It is time once again for the slew of winter theater festivals that usually fill the month of January to its very brim, and cause many an artist to triple-check their schedule and/or wallets to see how they can make it all work. Beginning on Thursday is one of the most notable fests, Under The Radar, presented by The Public Theater. Though it’s only 12 days, there are more than 155 performances across five venues. Even slightly pondering that gives me scheduling-related anxiety.
A brief sampling of highlights: Roger Guenveur Smith and CalArts’s piece exploring the New Year’s Eve concert Jimi Hendrix played in 1969 in NYC, queer ensemble Split Britches’s meditation on anxiety and doomsday created in collaboration with local artists and elders, a concert of work by Erin Markey and Emily Bate, harunalee’s exploration of how memory can be gendered and racialized, Cuban company Teatro El Público’s underground drag-cabaret version of Antigone, and more. There is truly so much more. More →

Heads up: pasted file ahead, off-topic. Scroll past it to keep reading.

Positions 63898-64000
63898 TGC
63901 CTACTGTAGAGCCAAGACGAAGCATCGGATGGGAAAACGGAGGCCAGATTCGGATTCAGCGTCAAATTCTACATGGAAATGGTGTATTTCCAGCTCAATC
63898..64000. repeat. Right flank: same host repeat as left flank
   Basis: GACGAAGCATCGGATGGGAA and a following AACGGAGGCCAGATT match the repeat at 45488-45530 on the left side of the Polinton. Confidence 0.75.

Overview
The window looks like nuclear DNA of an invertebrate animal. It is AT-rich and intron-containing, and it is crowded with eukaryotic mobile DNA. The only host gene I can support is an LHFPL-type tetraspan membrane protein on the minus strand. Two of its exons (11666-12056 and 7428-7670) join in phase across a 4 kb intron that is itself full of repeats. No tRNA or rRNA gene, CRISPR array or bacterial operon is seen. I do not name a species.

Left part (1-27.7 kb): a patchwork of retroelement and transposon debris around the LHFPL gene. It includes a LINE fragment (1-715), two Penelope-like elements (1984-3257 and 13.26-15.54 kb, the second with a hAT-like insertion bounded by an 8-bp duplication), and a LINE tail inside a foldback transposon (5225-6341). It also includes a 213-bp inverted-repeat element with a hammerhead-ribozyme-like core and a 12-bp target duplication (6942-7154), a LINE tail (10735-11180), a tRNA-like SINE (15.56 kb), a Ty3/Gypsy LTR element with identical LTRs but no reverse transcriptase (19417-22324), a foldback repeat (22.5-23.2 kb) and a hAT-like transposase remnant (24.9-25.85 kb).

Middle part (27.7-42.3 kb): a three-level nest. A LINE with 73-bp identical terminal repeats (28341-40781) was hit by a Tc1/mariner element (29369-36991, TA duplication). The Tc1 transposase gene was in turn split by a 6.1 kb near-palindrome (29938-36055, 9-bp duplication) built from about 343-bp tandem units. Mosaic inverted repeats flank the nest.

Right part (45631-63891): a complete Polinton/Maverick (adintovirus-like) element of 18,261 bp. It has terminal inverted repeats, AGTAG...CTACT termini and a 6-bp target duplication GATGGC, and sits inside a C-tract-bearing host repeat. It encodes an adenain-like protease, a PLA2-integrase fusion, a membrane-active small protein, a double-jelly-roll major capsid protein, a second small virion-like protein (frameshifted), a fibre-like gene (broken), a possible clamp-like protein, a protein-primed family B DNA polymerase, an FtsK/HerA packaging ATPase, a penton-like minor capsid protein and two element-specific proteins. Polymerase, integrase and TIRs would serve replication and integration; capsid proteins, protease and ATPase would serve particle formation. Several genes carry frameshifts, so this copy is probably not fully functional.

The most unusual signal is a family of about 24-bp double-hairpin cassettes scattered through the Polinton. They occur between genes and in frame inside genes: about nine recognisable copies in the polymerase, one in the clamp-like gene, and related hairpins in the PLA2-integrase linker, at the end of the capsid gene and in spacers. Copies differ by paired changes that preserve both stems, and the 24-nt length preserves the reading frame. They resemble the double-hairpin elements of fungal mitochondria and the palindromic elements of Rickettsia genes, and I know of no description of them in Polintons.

Channels Opening Wednesday, January 3 at Fridman Gallery, 6 pm to 9 pm. On view through January 24.
Channels seem like they’re becoming a bit of a relic, at least when they’re referring to the ones found on television. Several technological relics of sorts play a major role in sound artist and audio engineer Daniel Neumann’s new solo exhibition, aptly titled Channels. In it, large auditory objects appear simultaneously as sculptures and music-makers, including a custom-built vintage speaker and a 56-channel mixing board suspended in midair. The third “sculptural” component of the show is a bit more abstract: a 3D sound field made up of 56 sounds and their subsequent feedback. Whether you see it as a concert of objects or a visual display, there will be something to take in.